Montagnon notes that the sensory evaluation project is nothing new in the agricultural research field. This has been widely applied in the wine industry and to most other crops.

In October this year, the initiative will start receiving proposals from diverse research organisations to undergo this initial project. The project, he says, will be an opportunity to combine the sensory expertise of tasters with the quantitative approach of science.

“What we know for sure, is that it will be a collaborative project between the industry and academic institutions,” he says. “We’re hoping to take as much as we can from the experience of the coffee sector. We know that we’re going to need a lot of training and a lot of cross checking.”

As so many other crops have benefitted from this approach, Montagnon says it’s certainly time for the coffee industry to follow suit.

“The coffee sector as a whole has not really paid attention to the research and development of raw materials. Roasters haven’t historically paid attention to productivity and quality in the field. It's not that they didn’t care – but, I think they just assumed that someone was dealing with that,” he says. “Can you imagine people who make bread not paying attention to the wheat? It doesn’t happen.”   

Schilling agrees that the disconnect between where coffee is consumed and where it is produced has led to the orphan status. Whereas wheat is produced in rich countries with governments who can afford to fund research, few countries where coffee is grown – apart from a few exceptions – have the capacity or the resources to undergo the kinds of projects the GCQRI will undergo.

It’s no coincidence, then, that this project has launched just as trends in direct trade and specialty coffee have taken off, where roasters are paying attention to conditions at origin. A major result of the Texas congress was the adoption of GCQRI guiding principles, adopted from the Borlang Institute for International Agriculture, with the first principle that everything must be done to enhance the livelihoods of the producers. In this respect, Schilling notes that the first project of developing a next-generation sensory evaluation may not be obviously linked to this initial principle, but in ensuring they promote industry-focused initiatives they’ll stay on track to securing long-term funding.

“Some projects that we’ll target will be more directly related to improving the livelihoods of farmers. The sensory evaluation is more of an industry-focused project, but we need to ensure we make our projects relevant to the industry,” says Schilling.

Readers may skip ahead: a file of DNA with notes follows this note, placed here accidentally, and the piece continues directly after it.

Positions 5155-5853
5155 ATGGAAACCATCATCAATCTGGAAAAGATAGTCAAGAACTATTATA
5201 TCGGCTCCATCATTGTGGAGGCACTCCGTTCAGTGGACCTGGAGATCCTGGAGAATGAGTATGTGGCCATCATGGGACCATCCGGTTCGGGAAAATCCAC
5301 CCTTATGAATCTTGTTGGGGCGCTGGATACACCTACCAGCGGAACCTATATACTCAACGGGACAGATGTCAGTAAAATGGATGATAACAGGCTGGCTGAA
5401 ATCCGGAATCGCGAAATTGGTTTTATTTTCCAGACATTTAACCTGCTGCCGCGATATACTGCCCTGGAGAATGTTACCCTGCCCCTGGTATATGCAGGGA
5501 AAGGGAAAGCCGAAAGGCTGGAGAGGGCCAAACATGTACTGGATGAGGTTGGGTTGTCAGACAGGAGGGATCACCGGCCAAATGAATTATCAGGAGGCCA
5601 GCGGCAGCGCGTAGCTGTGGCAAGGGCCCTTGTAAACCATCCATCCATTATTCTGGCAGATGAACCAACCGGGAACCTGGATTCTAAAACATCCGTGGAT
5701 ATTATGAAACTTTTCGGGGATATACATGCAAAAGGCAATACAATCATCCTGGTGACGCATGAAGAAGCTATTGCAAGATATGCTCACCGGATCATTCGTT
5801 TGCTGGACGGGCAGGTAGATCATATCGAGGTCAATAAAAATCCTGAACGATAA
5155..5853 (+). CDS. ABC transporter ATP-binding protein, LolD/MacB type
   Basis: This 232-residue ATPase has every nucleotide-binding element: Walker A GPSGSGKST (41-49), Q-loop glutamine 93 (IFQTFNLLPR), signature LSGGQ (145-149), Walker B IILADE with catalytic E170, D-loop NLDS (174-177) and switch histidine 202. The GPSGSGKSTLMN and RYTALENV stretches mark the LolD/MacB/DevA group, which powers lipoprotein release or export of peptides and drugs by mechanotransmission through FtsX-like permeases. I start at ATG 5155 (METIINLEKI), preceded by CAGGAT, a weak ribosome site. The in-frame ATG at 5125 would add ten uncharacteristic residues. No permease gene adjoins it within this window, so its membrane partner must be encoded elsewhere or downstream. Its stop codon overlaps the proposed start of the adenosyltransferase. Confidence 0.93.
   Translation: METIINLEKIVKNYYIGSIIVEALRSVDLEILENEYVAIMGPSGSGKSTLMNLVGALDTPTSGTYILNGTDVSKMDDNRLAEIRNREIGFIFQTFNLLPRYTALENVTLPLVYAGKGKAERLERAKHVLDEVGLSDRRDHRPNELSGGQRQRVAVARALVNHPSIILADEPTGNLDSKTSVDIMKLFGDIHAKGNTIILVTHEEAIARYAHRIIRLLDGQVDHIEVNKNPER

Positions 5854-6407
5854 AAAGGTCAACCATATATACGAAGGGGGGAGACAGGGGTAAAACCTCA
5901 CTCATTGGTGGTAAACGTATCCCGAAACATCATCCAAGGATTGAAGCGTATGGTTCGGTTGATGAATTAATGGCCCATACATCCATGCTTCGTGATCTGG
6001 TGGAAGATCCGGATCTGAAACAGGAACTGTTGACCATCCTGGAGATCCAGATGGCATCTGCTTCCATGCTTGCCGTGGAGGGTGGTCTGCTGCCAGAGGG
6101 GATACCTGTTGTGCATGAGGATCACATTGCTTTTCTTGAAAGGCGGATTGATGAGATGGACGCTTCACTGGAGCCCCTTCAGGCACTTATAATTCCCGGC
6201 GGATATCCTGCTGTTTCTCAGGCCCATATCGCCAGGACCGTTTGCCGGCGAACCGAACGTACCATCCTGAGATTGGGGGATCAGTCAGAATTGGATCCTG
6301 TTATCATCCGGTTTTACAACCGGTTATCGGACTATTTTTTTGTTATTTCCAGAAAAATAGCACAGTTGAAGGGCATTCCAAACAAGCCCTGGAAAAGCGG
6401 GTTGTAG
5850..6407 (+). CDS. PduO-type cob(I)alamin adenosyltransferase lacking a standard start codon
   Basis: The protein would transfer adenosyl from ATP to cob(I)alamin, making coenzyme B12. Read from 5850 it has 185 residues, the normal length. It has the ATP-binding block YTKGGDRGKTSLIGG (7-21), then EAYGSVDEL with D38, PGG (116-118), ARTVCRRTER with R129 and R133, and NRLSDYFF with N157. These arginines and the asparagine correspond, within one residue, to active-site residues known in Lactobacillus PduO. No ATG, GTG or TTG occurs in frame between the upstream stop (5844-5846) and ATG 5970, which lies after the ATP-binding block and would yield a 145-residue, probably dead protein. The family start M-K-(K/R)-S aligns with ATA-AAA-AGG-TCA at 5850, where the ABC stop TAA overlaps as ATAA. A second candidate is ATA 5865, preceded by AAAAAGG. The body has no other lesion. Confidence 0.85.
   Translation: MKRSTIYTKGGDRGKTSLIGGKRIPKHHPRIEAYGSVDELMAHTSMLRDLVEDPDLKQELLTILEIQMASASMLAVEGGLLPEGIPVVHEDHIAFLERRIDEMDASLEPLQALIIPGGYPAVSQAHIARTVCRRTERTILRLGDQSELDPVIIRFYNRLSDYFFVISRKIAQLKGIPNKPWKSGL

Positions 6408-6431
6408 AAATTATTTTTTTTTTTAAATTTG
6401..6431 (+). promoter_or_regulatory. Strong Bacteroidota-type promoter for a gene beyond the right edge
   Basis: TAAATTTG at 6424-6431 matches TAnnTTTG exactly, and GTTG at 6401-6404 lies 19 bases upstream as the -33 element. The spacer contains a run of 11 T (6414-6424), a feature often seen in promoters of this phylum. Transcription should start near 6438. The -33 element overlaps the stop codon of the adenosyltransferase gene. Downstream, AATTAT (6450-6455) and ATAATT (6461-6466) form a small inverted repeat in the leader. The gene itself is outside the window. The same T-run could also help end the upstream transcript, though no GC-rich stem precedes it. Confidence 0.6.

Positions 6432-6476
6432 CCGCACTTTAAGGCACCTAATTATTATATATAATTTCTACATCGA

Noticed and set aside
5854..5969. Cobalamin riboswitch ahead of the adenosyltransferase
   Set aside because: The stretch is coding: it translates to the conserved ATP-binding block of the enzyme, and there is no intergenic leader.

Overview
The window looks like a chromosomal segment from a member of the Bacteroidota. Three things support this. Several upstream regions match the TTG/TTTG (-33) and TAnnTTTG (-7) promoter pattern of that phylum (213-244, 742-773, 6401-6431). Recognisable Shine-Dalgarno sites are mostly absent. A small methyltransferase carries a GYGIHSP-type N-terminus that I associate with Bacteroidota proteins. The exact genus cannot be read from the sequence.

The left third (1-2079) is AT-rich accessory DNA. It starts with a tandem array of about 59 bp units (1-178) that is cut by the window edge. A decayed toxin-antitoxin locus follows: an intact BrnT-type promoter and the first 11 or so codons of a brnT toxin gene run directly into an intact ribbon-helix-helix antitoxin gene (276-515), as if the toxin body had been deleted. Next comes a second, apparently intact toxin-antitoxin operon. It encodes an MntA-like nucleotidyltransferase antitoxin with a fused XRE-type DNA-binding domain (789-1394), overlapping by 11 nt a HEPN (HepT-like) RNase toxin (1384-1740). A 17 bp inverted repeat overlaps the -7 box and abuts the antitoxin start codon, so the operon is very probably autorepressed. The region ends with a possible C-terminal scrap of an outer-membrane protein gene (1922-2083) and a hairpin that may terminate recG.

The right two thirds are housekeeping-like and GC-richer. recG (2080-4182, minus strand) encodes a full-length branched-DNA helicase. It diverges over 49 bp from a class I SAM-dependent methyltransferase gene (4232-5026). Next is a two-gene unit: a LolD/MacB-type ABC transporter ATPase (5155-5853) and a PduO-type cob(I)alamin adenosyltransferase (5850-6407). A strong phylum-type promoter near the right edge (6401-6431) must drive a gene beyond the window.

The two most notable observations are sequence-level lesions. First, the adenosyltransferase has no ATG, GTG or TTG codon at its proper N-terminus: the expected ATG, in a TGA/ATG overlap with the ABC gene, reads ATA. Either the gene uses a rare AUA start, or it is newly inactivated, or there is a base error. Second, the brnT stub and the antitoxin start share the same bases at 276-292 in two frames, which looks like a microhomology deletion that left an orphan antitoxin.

One of those projects that Schilling points to as being closer to the plantation level is the development of F1 hybrids and varieties, another research initiative topping the GCQRI's priority list. The project will see the development of F1 hybrids with heat tolerance and quality traits to mitigate climate change trends and Schilling says it will be “transformational” to the industry.

“You can just imagine how the entire industry would change if we could grow Arabica at 600 metres or higher with good cup quality,” he says. “We'd basically eliminate poor tasting Arabica coffees. The bar would move way up the pole. Higher altitude coffees, grown by traditional farmers, would become the 'grand crus' of coffee fetching huge prices.”

As a geneticist, Schilling says he’s most interested in future work like this to ensure the genetic sustainability of the crop. With little genetic research and no overseeing research organisation, coffee has very little genetic diversity. Although there is a huge amount of natural diversity of the coffee gene, he says current crops only represent 25 per cent of what’s out there. Such limited diversity, Schilling warns, could prove disastrous should a major disease hit the plants.

“Coffee as it is now is well-positioned for a major natural catastrophe like the potato famine,” he says. “It’s just like a train-wreck waiting to  happen.”

Ask Schilling about the GCQRI’s five-year plan and he hesitates to answer. It takes 20 years to develop a new variety of coffee from scratch and he says that the creation of this project is already 10 to 20 years too late. He sees the GCQRI not as a temporary project, but a permanent fixture.

“In research, there isn’t much you can do in five years. We like to look at things in the long-term,” he says. “For now, this is a permanent project, it’s indefinite. At the end of the day, however, the industry will want a return on their investment and it will be up to them to decide.” GCR